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Resource Documents: Americas (4 items)


Unless indicated otherwise, documents presented here are not the product of nor are they necessarily endorsed by National Wind Watch. These resource documents are shared here to assist anyone wishing to research the issue of industrial wind power and the impacts of its development. The information should be evaluated by each reader to come to their own conclusions about the many areas of debate. • The copyrights reside with the sources indicated. As part of its noncommercial educational effort to present the environmental, social, scientific, and economic issues of large-scale wind power development to a global audience seeking such information, National Wind Watch endeavors to observe “fair use” as provided for in section 107 of U.S. Copyright Law and similar “fair dealing” provisions of the copyright laws of other nations.

Date added:  June 29, 2024
Economics, Minnesota, TechnologyPrint storyE-mail story

High Cost of 100 Percent Carbon-Free Electricity by 2040

Author:  Orr, Isaac; Rolling, Mitch; and Phelan, John | Economics, Minnesota, Technology

Governor Walz’s proposal would cost Minnesota $313 billion through 2050 and lead to blackouts. Executive Summary Minnesota Governor Tim Walz’s proposal for a 100 percent carbon-free electric grid by 2040 will cost Minnesota families and businesses an additional $313.2 billion (in constant 2022 dollars) through 2050, compared to operating the current electric grid. Minnesota electricity customers will see their electricity expenses increase by an average of nearly $3,888 per year, every year, through 2050. According to the economic modeling software . . .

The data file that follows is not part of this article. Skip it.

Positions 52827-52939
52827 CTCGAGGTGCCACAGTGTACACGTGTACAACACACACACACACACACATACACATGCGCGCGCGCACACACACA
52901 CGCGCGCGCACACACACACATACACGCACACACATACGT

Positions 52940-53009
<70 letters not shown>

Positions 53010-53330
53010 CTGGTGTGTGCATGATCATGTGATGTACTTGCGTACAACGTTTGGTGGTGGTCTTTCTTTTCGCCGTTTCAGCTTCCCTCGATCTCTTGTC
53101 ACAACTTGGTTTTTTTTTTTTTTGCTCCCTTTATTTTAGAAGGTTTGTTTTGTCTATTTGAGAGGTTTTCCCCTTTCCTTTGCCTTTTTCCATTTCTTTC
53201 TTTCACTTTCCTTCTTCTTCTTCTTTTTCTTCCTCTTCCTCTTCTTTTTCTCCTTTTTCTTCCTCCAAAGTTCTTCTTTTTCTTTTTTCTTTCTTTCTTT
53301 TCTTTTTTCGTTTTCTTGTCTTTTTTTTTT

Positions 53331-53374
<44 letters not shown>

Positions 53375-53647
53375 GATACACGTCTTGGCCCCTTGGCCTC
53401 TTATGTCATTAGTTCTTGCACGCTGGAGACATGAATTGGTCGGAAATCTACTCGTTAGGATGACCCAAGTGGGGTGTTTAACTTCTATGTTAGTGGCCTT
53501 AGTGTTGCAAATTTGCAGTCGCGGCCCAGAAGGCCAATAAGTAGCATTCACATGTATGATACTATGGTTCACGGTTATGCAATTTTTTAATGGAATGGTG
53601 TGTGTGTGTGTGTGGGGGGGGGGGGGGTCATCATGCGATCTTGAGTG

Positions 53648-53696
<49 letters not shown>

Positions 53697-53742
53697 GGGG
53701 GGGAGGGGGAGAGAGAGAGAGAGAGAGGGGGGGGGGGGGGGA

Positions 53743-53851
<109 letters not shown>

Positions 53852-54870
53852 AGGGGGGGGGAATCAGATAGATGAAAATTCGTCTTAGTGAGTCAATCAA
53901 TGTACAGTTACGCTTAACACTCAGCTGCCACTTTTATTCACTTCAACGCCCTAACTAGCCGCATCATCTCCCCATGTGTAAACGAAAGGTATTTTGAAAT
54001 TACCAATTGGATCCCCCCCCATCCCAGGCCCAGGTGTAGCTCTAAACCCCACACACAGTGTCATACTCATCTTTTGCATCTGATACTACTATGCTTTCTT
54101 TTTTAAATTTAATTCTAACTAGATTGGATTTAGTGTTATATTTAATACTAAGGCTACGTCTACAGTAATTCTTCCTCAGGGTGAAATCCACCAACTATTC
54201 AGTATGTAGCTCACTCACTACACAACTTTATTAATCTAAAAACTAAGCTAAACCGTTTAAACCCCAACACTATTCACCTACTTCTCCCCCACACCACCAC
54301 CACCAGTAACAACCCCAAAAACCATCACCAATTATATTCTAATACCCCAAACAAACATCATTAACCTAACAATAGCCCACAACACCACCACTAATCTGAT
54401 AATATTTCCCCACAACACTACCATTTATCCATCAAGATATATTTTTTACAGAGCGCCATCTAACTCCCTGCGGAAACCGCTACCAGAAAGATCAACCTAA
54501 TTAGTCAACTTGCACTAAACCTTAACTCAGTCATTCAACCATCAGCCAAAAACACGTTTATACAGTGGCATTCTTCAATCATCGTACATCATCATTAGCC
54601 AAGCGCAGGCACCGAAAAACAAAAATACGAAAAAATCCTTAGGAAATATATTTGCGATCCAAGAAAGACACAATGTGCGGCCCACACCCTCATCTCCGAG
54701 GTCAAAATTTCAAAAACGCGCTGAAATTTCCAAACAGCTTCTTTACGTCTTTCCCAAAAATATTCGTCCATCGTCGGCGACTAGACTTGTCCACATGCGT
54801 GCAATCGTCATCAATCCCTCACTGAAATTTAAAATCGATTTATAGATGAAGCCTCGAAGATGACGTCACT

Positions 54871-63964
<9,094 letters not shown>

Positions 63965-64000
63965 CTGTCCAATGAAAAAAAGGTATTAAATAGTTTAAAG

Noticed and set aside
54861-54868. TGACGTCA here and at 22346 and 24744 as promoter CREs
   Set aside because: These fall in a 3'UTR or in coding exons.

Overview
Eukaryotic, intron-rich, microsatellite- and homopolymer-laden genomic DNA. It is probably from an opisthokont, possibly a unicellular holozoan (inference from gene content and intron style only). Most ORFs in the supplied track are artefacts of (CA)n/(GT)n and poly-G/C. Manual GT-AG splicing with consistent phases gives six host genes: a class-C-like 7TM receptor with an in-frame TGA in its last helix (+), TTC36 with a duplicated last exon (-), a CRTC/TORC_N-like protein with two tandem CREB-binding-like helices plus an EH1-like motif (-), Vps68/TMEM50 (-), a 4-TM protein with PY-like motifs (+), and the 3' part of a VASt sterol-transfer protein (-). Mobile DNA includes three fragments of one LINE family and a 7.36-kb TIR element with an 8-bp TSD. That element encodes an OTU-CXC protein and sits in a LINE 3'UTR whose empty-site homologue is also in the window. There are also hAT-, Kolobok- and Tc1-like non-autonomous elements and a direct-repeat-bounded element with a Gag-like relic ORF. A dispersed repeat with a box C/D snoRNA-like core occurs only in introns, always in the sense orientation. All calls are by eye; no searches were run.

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Date added:  May 28, 2024
Emissions, Technology, U.S.Print storyE-mail story

How offshore wind drives up global carbon emissions

Author:  Wojick, David; and Driessen, Paul | Emissions, Technology, U.S.

Executive Summary Offshore wind facilities are enormously expensive and environmentally destructive. The primary purported justification for constructing them is to reduce “carbon” (carbon dioxide or CO₂) emissions and save the planet from “catastrophic climate change.” However, this justification is not just built on a false premise, but adding offshore wind to a state’s energy mix will most likely also increase global CO₂ emissions. That means the net emission benefits are hugely negative, as are other net environmental and economic effects. . . .

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Date added:  May 10, 2024
Economics, Siting, Technology, U.S.Print storyE-mail story

Seasonal variability of wake impacts on US mid-Atlantic offshore wind plant power production

Author:  Rosencrans, David; et al. | Economics, Siting, Technology, U.S.

Abstract. Wind turbines and wind plants create wakes, or regions of reduced wind speed, that may negatively affect downwind turbines and plants. We evaluate wake variability and annual energy production with the first yearlong modeling assessment using the Weather Research and Forecasting model, deploying 12 MW turbines across the domain at a density of 3.14 MW km−2, matching the planned density of 3 MW km−2. Using a series of simulations with no wind plants, one wind plant, and complete build-out of lease areas, we calculate . . .

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Date added:  March 30, 2024
Massachusetts, Noise, Regulations, WildlifePrint storyE-mail story

Pile Driving Noise Survey

Author:  Rand, Robert | Massachusetts, Noise, Regulations, Wildlife

Recent whale and dolphin fatalities on the Eastern seaboard, coupled with concerns about the acoustic impact of offshore wind farm construction, prompted an independent investigation to measure and assess underwater noise emissions from pile driving activities. Specifically, this assessment focused on the operations of the pile driving vessel Orion within the Vineyard Wind project area, with recordings taken in the waters southeast of Nantucket Island. Key Findings: Pile driving noise, even with advanced noise-mitigation techniques, rivals the loudness and frequency . . .

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